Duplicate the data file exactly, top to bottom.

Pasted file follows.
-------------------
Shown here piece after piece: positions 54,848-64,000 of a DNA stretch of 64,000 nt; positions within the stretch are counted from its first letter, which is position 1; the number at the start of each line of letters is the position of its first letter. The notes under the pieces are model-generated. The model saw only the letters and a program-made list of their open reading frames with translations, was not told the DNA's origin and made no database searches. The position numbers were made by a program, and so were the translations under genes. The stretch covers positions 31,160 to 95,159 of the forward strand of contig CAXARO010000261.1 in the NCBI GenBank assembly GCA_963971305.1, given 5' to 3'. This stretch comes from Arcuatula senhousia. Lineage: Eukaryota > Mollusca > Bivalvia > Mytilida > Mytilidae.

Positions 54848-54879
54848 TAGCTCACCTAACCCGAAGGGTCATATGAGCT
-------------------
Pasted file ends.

Shown here piece after piece: positions 54,848-64,000 of a DNA stretch of 64,000 nt; positions within the stretch are counted from its first letter, which is position 1; the number at the start of each line of letters is the position of its first letter. The notes under the pieces are model-generated. The model saw only the letters and a program-made list of their open reading frames with translations, was not told the DNA's origin and made no database searches. The position numbers were made by a program, and so were the translations under genes. The stretch covers positions 31,160 to 95,159 of the forward strand of contig CAXARO010000261.1 in the NCBI GenBank assembly GCA_963971305.1, given 5' to 3'. This stretch comes from Arcuatula senhousia. Lineage: Eukaryota > Mollusca > Bivalvia > Mytilida > Mytilidae.

Positions 54848-54879
54848 TAGCTCACCTAACCCGAAGGGTCATATGAGCT